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I don’t have experience with answering questions here, but I have experience with learning mathematics by myself. You’ll have to decide if you want an engineering-oriented book or a “pure-mathematics” rigorous approach to calculus.
If the former, engineers sometimes like the heavy glossy-paged books with photos of spaceships in them (like Stewart etc.). They tend to be calculation-oriented, somewhat lax on rigor (proofs omitted or glossed over) with occasional real world applications, and (to their credit perhaps) many graphs of functions plotted out. Albeit almost as many useless photos and flashy design elements. They also tend to be damn expensive.
If, however, you wanna get serious about it, you should make sure you have what Americans call “precalculus” in place. There are many books for this, for example Axler’s, which is good but way too long for my taste. You, as a reader, can abridge it yourself – usually it helps not to read math linearly. Also, today you can even learn precalculus on Khan academy. And if you are past that, you might want a sort of general introduction to math, in order to get used to proofs, for example Liebeck’s valuable book. Mathematics undergrads receive this intro-to-math material surreptitiously by taking a freshman course in discrete mathematics or elementary set-theory.
Next, there are many options to start learning calculus (ahem, analysis). There are classics that everyone sees recommendations for; I won’t reiterate the names of famous apostles and babies, because they are good books but less user friendly than the modern ones.
I’ve had more success with the (usually non-American) way of approaching analysis by combining, from the outset, what Americans call “calculus” (more calculation oriented courses where you learn to integrate or differentiate various elementary functions, with a pinch of generality here and there) with the material of so-called “Analysis” courses. That is, to learn analysis rigorously in tandem with a healthy dose of specific examples (specific functions, say) and applications.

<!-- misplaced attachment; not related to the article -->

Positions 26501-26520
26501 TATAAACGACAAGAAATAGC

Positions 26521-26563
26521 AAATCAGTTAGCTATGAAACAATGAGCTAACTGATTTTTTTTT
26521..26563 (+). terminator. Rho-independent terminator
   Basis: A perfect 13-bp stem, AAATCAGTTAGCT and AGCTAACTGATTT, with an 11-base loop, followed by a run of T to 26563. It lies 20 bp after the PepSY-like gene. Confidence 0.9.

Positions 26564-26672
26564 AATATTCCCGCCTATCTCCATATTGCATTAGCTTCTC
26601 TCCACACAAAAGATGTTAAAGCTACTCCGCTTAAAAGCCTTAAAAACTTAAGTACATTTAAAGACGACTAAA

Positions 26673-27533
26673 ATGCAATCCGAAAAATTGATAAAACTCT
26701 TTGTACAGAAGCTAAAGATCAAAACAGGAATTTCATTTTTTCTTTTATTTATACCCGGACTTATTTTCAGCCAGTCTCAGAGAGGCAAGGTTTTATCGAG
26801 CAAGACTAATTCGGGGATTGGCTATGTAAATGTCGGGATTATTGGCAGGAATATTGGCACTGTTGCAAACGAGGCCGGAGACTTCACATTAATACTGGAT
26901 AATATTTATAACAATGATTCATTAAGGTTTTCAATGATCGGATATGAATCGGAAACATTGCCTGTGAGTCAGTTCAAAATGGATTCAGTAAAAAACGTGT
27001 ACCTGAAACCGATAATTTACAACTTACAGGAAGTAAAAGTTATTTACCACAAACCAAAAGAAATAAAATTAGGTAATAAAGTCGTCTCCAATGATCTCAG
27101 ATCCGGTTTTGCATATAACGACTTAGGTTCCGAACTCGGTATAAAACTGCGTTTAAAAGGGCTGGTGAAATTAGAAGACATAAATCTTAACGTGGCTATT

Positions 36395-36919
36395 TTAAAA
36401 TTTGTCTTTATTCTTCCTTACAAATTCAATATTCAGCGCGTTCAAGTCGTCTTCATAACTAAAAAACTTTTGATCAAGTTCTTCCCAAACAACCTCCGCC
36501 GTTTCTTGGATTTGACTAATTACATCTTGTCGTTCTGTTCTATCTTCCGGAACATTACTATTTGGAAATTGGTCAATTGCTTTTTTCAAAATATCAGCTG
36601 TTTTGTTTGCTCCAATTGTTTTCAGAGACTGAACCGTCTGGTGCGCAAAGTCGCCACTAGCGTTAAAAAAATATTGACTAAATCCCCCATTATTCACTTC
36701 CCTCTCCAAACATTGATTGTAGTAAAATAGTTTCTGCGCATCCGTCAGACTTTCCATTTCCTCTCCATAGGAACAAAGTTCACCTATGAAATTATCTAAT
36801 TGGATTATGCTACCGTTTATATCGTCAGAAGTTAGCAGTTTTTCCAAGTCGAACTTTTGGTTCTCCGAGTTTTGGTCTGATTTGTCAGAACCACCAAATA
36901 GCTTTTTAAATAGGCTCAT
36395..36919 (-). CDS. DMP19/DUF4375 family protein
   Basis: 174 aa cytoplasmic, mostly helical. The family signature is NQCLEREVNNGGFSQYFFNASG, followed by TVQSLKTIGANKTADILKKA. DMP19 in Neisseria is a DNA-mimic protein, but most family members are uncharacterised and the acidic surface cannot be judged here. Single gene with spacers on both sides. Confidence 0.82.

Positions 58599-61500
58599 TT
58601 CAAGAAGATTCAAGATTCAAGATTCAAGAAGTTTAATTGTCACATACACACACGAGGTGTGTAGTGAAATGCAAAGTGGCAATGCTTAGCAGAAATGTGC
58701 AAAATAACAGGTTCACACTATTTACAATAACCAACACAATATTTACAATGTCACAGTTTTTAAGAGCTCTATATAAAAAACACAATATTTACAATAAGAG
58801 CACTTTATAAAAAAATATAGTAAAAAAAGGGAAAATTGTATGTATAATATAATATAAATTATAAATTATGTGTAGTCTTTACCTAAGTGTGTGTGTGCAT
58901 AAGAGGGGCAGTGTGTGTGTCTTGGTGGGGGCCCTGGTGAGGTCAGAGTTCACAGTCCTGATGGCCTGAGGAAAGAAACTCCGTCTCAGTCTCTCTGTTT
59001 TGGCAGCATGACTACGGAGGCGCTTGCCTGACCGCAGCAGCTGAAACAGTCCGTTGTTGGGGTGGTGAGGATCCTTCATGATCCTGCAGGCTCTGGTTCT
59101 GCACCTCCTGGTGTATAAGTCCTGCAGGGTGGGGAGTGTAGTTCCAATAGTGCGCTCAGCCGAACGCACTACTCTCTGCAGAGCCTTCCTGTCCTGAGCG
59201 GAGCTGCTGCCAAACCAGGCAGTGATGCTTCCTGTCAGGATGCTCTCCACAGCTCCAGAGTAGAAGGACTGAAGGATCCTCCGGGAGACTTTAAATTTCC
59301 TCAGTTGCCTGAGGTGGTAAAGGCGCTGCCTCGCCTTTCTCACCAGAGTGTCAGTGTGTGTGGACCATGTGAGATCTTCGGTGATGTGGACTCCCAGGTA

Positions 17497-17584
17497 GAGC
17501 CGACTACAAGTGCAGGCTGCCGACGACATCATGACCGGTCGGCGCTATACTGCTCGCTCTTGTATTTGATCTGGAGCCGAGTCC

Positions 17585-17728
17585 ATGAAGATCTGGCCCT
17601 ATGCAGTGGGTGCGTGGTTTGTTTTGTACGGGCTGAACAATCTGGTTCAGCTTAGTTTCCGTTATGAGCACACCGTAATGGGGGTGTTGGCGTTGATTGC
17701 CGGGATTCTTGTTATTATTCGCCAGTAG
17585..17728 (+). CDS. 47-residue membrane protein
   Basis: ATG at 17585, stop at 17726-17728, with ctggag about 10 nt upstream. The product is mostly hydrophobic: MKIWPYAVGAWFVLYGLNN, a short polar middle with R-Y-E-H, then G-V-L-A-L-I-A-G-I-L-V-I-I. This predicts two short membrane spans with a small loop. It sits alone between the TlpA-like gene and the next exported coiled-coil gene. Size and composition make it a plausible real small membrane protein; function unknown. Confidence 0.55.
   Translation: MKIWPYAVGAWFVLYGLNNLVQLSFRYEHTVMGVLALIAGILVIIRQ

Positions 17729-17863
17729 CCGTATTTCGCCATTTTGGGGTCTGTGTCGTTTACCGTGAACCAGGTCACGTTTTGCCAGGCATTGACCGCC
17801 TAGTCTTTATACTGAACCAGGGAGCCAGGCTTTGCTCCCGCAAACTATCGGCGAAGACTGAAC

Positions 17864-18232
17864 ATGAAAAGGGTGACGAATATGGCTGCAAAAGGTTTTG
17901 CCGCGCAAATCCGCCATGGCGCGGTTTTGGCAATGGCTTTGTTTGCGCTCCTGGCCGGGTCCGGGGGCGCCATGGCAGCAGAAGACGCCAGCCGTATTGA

Hence my first recommendation is weird, and not often heard (it’s also not old enough to be a classic): this odd-ball by Canuto-Tobacco, and its sequel. I say “oddball” because the translation from Italian to English is so bad, it’s comical. But the treatment is rigorous, user friendly, and with many examples and solved exercises. Some canonical proofs were oddly left out, and are available as “internet supplements” from the authors’ website (also in horrible translation) – a heroic attempt to save some paper perhaps.
After that you can go on to more advanced analysis books for which there are many recommendations on this website. I added this “strange” recommendation of a title because I felt nobody else would make it here, and this book has been valuable to me in studying on my own. Some advanced math students may find it too slow, and some engineer oriented students may find it too rigorous – so it’s not for everyone. I would say it’s for people who are interested in applications (within mathematics) and also in a precise treatment of canonical theories.
Calculus, while useful, is not as important to Computer Science as other branches of maths of the more discrete kind.
You’re probably better of with a solid grounding in this stuff, rather than differential/integral calculus.
If you want to learn Calculus, why not learn it properly and rigorously. With $\delta$’s and $\varepsilon$’s.
Get the book of Michael Spivak.
It is a bit advanced, but not impossible. It does not require any prerequisites, although, it would be useful to have some knowledge, say of Pre-calculus, and High School Algebra.
In this book you can also find a great collection of exercises: Easy, Intermediate, Hard and Very Hard ones.
And if you manage this book, you’ll be really proud of yourself!
I tend to agree with Brad that linear algebra is likely to be more useful to you than calculus. In the spirit of your question, however, Project Gutenberg has a number of gratis (and mostly libre) math books, including the second edition (1914) of Calculus Made Easy by Sylvanus Thompson and the third edition (1921) of A Course of Pure Mathematics by G. H. Hardy.
Thompson is a leisurely stroll through the mechanics of elementary differentiation and integration. Hardy is (in modern terms) a good theoretical calculus book, containing enough material and sophistication for a transitional real analysis course.
Try Serge Lang’s A First Course in Calculus.
Another great book is Introduction to Calculus and Classical Analysis by Omar Hijab. It contains many solved problems to show you how the reasoning is like and is well written.